The Romans must have felt quite a bit of historical deja vu when they crossed the Channel en masse and discovered that the British Isles were inhabited by the Celts, the ancient people that they thought were rid of. The battles between the Romans and the Celts go back to the days of the Punic Wars and beyond.
The Romans first encountered the wild, savage Celts as Rome was beginning its expansion north and west. Roman historians reported the Celtic warriors to be long-haired, naked-fighting savages whose bloodlust in battle was the stuff of legend. The Celts, it seemed, got stronger as a battle wore on. They wielded great shields and swords and struck quickly. Their nakedness undoubtedly took their opponents aback, and their exploits were large and impressive. The Romans, being Romans, figured out how to win, though.
The Romans discovered that the Celts had a soft spot (or a sweet tongue) for wine. More than one Celtic tribe turned the sweet taste of victory into sour defeat by imbibing too much wine and falling asleep, to be slaughtered by Roman patrols. More important tactically, though, was the discovery that a Celtic warrior who wore no clothes and, hence, no real armor was vulnerable in many more places than an enemy who wore heavy armor.
After the Romans got over the initial shock of seeing their enemies wild-eyed and naked and driven by bloodlust, the efficient Roman warriors got down to the business of piercing the suddenly vulnerable defenses of these once-seeming invincible Celts and carving out territory for the ever expanding Roman population base.
It was even feared that the Celts would ally with Hannibal in his march on Rome. Yet, the Celts remained aloof, for the most part, still smarting from the recent Roman defeats.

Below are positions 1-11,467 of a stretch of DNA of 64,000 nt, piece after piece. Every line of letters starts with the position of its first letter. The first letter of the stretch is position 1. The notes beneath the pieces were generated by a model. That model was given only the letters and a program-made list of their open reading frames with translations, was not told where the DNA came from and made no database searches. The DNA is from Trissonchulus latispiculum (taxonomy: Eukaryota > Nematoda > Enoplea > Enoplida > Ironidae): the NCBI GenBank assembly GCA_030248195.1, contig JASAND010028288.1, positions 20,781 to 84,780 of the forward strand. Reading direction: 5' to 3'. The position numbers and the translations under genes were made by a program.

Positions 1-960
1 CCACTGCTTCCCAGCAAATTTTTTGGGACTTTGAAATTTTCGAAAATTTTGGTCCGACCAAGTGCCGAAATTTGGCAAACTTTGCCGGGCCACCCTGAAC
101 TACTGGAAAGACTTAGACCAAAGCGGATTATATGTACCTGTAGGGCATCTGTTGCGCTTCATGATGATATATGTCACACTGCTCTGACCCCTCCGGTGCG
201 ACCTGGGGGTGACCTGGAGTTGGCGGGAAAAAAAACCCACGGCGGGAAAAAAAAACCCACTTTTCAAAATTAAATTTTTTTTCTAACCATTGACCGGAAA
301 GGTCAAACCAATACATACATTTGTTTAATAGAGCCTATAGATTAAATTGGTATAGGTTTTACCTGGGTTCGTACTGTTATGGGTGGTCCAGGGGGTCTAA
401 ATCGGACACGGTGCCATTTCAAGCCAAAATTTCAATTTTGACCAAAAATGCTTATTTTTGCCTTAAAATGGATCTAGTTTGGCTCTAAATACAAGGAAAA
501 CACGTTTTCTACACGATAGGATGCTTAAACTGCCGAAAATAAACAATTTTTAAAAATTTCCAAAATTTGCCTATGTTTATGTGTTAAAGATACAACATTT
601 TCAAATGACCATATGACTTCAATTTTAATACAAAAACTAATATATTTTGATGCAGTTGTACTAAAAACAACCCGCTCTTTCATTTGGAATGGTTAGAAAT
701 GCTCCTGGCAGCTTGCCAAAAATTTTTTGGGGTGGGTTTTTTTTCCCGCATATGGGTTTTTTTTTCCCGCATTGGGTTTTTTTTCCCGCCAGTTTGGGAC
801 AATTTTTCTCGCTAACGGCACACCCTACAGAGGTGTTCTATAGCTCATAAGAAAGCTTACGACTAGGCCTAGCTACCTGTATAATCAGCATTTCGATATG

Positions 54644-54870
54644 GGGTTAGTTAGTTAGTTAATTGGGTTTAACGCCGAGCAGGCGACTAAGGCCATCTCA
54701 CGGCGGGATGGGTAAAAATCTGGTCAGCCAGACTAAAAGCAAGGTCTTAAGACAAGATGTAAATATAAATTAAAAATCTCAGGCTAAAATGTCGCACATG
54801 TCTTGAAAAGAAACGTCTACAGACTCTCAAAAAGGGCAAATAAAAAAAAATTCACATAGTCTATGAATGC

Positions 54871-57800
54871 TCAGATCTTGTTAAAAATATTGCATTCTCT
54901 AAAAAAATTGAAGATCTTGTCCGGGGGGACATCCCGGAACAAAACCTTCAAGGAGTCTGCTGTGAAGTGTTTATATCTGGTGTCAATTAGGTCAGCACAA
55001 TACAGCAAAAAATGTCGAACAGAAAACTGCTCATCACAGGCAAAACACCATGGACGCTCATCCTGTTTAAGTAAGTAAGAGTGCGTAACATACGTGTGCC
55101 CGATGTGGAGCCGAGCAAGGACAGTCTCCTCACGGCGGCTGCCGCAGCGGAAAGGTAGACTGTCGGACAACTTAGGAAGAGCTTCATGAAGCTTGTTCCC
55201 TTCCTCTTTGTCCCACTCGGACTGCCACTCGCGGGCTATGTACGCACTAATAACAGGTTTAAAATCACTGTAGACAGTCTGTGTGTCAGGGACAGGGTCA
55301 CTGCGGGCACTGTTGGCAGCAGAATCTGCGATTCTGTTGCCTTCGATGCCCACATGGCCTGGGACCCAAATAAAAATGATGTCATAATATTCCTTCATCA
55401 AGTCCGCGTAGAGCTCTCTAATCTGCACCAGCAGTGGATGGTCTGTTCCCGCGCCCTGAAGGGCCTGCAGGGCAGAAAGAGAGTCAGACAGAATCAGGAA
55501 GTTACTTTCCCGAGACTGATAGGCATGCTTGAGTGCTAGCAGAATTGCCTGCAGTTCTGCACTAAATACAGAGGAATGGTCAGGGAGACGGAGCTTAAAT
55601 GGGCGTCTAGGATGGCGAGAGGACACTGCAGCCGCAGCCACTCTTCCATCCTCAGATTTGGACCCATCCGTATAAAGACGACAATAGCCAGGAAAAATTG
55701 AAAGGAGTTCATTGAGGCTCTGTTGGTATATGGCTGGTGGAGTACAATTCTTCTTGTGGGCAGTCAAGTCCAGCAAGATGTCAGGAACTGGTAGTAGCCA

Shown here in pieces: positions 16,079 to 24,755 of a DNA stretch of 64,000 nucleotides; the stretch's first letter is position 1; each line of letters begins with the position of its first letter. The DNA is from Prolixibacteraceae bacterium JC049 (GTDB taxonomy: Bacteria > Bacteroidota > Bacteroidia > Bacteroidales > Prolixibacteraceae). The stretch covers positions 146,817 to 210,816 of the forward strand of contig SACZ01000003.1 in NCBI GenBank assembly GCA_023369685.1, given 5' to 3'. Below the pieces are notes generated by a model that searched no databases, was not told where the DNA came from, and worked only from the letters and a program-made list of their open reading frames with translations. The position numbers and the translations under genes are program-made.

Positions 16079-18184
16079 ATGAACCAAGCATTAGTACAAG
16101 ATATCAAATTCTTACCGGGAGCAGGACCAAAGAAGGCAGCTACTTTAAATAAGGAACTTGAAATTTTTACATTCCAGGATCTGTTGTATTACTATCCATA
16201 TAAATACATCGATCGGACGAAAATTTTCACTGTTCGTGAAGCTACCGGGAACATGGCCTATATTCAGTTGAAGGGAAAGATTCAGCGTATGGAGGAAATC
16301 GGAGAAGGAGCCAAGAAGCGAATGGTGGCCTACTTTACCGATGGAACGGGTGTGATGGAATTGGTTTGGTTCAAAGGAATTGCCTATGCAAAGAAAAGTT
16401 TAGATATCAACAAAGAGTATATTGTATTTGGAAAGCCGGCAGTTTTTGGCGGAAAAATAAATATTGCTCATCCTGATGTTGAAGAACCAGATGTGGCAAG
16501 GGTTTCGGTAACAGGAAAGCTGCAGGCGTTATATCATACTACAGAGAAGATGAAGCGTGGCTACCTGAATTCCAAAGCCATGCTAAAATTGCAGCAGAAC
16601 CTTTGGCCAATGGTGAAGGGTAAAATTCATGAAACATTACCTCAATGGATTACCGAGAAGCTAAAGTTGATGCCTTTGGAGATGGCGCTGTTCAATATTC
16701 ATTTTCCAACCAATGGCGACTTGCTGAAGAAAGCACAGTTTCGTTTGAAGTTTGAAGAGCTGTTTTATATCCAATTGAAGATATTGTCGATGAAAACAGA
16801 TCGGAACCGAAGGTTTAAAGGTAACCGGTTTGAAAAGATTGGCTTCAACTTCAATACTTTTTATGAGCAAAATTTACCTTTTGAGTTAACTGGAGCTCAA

As the Romans moved north and west, they drove out the indigenous peoples before them. Gauls by the thousands were either killed, sold into slavery, or forced to move. Julius Caesar (who was responsible for about a million Gallic deaths himself), when he landed in Britain in 55 B.C., discovered that the Belgae, whom he thought he had driven out of Gaul a few years earlier, had taken up residence in Britain. The same was true of the Celts.
Like so many things in ancient British history, the Celts came from somewhere else. It is generally believed that the Celtic migration to Britain took place between 2000 and 1200 B.C. And when the Romans came, they protected their culture, taking it far from the Roman reach.
This fact is all the more remarkable when held up against the illumination of this fact: The Celts never became a united nation. In hundreds of individual tribes, they dug in their heels against Roman encroachment and held firm in their belief that they alone knew how to govern and instruct themselves. (They seemed to have forgotten their relativity recent defeats at the hands of the Romans. Indeed, some archaeologists argue that the British Celts came from settlements nowhere near Roman lands and, hence, had no first-hand knowledge of Roman victories over their brethren.)
Each of these individual tribes had its own particular culture, based on the common Celtic model. In essence, a tribe was several families having a common ancestor. (This idea is present in the development of the clans of Scotland as well.) The tribes had different classes, including an aristocracy, a commoner class, and a learned class. This last class comprised the lawyers, poets, and priests, otherwise known as Druids. These Druids wielded enormous power over the lives of their fellow Celts. They kept their secrets to themselves but were never shy in instructing their people in how to live and how to keep their culture alive. It was the Druids who urged the Celts to fight the Romans. Tragically, the Romans were victorious in driving the Celts out of England. The Celts retired northward and westward. Next focus: Druids.